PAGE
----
Unique Challenges Need Unique Solutions: How We Foster Innovation in Product Development

A small, yellow paper boat going off to the right, leaving a larger group of blue paper boats all heading in the same direction
Jon Akland

Associate Director of Product Design

Jon Akland

Beginning any bespoke digital product development comes with a unique set of opportunities and challenges to navigate.

At DockYard, we continuously create and improve best practices and workflows to ensure efficient starts. But we also understand that each of our client’s individual cultures comes with a creative opportunity to align with a new way of doing things, and explore unknowns with curiosity. We employ a variety of methods to informally embed ourselves in a company’s culture; one of the most obvious is joining their Jira, Asana, or similar preferred project management software.

By devoting time to curiosity and learning at the beginning of an engagement—about how to work in addition to what to make—our team is able to create an innovative strategy that not only addresses users’ core problems, but sets our client’s team up for success long after we’ve finished our work.

Keeping an Open Mind

Because we don’t adhere strictly to preconceived notions of process, we’re open-minded while learning about our clients’ goals and missions. We then determine what’s possible to design and build, and our product development teams feel secure entering into the delivery phase with confidence and empathy.

This approach comes with its own challenges for our internal teams. Delivery-minded disciplines have a strong motivation toward action and solving problems in front of them. Repeatable processes can be a simple, efficient way to show forward progress.

These feelings are natural, but the drive toward action is at its most dangerous when our knowledge of our clients and their users is low. We can’t know what we don’t know, and making progress quickly at the expense of learning can be costly: The cost of rework in software can be four times the effort at minimum as the initial build.

In order for us to be fiscally ethical with our clients’ money, we have to slow down early on and allow for a more creative, holistic process to emerge that uncovers the most appropriate solutions.

Embracing the Unknown

There is also a special breed of people in product development who really enjoy the unknowns and learning deeply about a subject in order to be innovative. Designers and strategists are obvious participants, but I have also seen absolutely stunning results from engineers and product managers who maintain curiosity and don’t emphasize efficiency at the cost of learning early on.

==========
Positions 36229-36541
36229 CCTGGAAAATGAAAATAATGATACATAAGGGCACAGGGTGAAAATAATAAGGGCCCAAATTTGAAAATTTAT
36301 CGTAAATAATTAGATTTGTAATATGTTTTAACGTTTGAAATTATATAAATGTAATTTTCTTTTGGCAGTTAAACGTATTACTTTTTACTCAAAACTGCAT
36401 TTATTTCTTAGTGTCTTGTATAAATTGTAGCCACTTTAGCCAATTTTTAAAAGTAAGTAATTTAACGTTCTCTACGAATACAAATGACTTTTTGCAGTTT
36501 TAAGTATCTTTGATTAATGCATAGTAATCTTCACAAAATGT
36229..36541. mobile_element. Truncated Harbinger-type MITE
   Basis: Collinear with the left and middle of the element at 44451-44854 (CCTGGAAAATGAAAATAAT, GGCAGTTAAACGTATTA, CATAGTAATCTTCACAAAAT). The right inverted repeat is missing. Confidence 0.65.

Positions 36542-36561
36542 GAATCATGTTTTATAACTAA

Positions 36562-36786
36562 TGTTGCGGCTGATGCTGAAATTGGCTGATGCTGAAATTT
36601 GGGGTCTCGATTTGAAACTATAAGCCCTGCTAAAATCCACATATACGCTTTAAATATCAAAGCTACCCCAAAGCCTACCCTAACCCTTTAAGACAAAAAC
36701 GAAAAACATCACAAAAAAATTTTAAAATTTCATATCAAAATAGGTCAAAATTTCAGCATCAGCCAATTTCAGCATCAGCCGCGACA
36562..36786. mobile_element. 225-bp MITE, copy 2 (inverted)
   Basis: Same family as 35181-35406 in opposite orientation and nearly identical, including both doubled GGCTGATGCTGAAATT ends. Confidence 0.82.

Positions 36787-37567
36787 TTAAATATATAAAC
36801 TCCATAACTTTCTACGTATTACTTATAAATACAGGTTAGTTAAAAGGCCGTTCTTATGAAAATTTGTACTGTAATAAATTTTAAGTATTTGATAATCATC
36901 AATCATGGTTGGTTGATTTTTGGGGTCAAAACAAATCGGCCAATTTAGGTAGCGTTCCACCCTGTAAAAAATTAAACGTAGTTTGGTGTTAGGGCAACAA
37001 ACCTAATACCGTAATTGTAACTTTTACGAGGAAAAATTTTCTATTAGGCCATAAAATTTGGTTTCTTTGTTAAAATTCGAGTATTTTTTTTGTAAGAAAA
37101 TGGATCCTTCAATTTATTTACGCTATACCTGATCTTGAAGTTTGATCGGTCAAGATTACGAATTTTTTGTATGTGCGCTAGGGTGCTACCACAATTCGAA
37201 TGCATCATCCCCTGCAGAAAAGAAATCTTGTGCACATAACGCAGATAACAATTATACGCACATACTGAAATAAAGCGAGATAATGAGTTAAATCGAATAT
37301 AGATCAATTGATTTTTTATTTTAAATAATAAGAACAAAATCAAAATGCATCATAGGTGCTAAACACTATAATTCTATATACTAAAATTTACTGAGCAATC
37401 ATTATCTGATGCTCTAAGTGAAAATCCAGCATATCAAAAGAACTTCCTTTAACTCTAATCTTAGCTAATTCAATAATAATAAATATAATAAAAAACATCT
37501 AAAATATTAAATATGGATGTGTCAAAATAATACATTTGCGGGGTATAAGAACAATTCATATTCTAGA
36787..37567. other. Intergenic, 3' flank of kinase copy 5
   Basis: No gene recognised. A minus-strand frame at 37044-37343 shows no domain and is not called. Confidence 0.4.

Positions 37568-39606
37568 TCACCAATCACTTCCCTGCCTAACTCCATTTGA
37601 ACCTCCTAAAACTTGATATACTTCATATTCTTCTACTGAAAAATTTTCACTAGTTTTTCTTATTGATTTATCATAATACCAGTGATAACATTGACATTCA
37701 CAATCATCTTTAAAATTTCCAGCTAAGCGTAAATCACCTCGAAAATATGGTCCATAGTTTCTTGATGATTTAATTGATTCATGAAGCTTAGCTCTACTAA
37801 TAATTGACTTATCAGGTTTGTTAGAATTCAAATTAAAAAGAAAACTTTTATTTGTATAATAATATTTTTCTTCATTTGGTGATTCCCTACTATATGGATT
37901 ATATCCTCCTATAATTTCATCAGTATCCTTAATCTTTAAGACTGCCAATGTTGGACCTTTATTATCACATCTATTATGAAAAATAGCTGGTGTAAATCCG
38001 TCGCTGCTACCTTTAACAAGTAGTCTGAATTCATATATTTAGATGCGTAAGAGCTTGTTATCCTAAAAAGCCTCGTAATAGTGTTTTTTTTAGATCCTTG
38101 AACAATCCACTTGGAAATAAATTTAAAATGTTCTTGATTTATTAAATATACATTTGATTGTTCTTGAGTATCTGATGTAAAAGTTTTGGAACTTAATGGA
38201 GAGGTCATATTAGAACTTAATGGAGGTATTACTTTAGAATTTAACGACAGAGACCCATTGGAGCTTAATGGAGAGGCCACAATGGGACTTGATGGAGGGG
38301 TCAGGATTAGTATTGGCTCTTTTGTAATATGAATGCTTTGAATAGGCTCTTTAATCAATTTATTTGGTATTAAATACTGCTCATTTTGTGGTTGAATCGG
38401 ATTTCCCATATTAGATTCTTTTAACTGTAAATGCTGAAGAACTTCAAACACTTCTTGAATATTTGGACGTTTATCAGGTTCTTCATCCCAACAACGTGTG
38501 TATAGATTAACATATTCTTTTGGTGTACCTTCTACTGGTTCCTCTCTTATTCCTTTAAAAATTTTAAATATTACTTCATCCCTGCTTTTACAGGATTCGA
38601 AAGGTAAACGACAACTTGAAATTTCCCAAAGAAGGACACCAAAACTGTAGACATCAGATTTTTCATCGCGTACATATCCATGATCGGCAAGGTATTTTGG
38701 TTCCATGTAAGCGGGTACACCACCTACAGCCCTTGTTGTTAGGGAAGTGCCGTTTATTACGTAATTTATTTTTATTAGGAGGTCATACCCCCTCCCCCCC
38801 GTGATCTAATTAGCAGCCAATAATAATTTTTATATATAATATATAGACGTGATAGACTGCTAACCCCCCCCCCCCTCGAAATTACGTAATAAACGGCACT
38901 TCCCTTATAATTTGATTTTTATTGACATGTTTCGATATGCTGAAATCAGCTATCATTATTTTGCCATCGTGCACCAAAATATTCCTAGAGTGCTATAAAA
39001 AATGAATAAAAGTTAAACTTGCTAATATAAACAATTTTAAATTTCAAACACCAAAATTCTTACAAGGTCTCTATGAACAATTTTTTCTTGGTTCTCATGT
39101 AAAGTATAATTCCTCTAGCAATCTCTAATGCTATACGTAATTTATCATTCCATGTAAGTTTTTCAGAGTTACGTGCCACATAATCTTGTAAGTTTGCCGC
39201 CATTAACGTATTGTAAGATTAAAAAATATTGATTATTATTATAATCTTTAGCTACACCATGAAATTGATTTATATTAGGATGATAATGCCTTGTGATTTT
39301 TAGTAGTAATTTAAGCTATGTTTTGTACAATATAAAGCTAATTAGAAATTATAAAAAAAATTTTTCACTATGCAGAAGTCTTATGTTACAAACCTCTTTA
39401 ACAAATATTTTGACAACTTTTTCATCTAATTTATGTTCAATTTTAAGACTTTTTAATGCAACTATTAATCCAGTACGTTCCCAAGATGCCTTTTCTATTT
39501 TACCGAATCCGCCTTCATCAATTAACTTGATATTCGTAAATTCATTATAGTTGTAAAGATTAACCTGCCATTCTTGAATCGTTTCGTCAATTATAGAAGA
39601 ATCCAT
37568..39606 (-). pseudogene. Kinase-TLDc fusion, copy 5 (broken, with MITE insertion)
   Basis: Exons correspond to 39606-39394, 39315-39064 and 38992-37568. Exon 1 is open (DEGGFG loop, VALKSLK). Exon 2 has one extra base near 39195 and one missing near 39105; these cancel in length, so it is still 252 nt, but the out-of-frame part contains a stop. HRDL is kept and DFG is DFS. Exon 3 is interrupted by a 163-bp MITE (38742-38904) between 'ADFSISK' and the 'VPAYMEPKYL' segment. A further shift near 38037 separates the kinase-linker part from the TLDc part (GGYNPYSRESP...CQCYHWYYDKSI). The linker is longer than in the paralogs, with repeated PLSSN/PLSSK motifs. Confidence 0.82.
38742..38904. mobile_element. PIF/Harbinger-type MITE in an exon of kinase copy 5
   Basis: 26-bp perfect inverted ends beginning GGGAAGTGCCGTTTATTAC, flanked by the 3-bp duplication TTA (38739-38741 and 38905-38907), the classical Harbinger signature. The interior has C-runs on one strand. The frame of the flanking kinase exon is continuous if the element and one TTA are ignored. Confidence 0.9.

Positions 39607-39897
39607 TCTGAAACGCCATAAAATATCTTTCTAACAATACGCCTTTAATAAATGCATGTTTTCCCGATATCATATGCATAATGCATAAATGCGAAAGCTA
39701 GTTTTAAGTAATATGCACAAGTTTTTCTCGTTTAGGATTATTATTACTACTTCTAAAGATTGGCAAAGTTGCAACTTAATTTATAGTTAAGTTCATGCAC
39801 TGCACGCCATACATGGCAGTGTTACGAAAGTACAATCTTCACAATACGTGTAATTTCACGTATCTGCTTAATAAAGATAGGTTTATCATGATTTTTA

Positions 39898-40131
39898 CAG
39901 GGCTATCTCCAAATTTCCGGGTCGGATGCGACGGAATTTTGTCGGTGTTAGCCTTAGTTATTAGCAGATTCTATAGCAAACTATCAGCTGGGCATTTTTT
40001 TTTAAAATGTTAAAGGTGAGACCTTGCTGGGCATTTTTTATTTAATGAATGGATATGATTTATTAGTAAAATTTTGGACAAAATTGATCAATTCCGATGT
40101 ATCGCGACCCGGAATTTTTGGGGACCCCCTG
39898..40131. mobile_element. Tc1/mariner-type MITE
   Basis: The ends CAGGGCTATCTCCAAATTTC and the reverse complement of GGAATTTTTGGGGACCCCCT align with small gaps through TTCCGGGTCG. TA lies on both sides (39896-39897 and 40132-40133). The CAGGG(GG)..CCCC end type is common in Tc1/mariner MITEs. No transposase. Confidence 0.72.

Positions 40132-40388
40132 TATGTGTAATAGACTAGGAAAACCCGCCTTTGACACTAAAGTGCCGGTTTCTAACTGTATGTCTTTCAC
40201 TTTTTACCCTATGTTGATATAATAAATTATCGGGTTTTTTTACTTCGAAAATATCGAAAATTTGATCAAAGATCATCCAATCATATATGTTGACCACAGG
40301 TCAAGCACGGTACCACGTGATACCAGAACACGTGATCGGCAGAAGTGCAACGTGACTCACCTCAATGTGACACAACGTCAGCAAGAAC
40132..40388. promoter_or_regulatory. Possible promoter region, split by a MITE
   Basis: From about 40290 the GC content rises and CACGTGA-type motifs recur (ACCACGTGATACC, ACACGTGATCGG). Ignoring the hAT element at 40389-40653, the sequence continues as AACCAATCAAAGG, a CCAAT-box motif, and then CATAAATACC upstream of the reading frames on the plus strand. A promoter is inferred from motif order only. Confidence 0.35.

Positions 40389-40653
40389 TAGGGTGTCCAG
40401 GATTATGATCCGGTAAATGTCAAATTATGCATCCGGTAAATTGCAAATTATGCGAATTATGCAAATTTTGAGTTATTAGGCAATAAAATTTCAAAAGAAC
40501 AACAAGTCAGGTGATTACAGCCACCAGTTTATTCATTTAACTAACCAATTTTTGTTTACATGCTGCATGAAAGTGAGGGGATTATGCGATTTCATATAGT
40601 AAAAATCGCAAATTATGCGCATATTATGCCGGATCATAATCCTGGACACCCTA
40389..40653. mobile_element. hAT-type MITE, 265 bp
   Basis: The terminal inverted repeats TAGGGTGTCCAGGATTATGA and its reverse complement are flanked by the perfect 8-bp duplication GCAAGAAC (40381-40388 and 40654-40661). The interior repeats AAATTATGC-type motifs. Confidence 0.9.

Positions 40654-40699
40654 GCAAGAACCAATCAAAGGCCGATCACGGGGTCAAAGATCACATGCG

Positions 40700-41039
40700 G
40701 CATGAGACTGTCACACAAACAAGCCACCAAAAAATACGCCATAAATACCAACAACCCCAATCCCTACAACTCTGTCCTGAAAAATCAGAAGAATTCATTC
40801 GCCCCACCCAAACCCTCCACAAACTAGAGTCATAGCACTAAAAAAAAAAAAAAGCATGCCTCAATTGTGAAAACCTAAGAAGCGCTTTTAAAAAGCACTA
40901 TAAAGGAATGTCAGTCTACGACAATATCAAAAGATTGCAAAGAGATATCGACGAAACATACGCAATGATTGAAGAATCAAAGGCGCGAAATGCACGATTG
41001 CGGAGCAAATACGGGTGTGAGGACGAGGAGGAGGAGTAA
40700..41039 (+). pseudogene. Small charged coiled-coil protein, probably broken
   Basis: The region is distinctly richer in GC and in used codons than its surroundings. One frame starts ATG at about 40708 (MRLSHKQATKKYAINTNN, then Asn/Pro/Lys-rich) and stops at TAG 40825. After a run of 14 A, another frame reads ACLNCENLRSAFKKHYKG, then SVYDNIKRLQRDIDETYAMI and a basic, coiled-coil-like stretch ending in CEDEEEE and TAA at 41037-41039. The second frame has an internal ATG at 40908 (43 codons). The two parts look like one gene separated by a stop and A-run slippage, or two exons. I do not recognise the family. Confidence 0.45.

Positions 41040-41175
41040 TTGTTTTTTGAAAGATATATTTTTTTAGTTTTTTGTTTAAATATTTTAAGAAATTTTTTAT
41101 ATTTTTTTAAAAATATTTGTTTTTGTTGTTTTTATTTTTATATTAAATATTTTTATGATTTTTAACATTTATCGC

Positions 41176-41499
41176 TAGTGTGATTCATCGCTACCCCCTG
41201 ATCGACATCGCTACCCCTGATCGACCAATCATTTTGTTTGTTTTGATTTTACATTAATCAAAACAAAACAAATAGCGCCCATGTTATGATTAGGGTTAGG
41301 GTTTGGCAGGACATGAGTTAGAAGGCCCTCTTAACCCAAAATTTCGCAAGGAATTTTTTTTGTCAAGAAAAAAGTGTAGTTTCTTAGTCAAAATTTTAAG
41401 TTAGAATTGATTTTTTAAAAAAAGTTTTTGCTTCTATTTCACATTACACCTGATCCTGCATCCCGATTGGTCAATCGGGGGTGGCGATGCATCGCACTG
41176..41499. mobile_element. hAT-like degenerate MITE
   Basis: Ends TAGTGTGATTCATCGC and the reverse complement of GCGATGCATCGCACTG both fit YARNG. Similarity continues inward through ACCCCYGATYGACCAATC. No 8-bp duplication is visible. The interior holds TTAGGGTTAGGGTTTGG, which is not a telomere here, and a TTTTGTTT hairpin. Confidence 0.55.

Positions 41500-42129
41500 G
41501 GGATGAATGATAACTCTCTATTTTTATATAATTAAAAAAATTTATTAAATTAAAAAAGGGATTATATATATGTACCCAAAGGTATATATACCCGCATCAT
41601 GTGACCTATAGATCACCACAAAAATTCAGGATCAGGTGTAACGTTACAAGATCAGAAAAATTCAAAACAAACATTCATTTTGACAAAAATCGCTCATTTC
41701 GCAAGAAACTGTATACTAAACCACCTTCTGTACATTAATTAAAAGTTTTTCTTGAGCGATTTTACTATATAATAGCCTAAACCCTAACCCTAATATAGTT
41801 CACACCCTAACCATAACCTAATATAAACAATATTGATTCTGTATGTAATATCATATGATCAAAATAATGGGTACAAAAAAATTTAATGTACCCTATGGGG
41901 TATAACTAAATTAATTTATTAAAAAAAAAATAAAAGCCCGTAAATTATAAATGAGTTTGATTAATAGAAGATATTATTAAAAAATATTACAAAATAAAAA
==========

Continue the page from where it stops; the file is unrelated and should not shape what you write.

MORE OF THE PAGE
Being vulnerable enough to understand that you barely know anything is critical. A bespoke answer is out there if we listen and learn. It brings a natural transition from uninformed outsider to informed insider, and that voyage can only be taken once per engagement. It’s a gift if we slow down and embrace it.

Learning the cultures that surround our products has another benefit: It allows our clients to be active participants in creating a strong product culture. We consult on projects, but at some point we leave and our clients need to carry the torch. By aligning and sharing wisdom back and forth, we can leave some of our culture behind.

No Identical Projects

Let’s look at a real world example where we didn’t approach the project with this kind of fresh eyes and openness to learning something. We had an onboarding with a client that seemed to closely match another recently completed project.

We organized a discovery workshop onsite that helped us understand the nuts and bolts of the project, but we didn’t have as much time to get to know their internal culture and audience as we would have liked. We also didn’t share as much about ourselves and how we work to try to reconcile differences early.

Instead, we leaned on our knowledge from past projects and forged ahead with a seemingly clear roadmap and mandate to move quickly.

When we recognized what we’d done wrong, we leaned in hard to repair the situation and ultimately completed the project successfully.

Slowing down beforehand and digging deeper into the opportunity and cultures surrounding the project goals would have exposed these misalignments much earlier, allowing for better collaboration and innovation. This approach has become a principal tenet of our early-stage work during client engagements since then.

Find the Creative Partner

If your project needs real creativity based on innovation, look for a company that doesn’t claim to already have all the answers. Look for a partner that has experience solving many different challenges in ways that are surprising and creative.

Companies that parachute in and take over with a static, tried-and-true method will ultimately miss opportunities to set an innovative strategy and culture that avoids rework and lasts beyond the engagement itself.

DockYard is a team of strategists, designers, product managers, and engineers who collectively love to consult with all types of orgs on innovative products. We work to make the project solve real problems and meet real needs for your audience and brand value, not for our own glory.

This post was written by former Director of Product Design Ben Munson and published with minor edits by Associate Director of Product Design Jon Akland.

If you’re ready to put DockYard’s innovative talents to work solving your problems, get in touch today.


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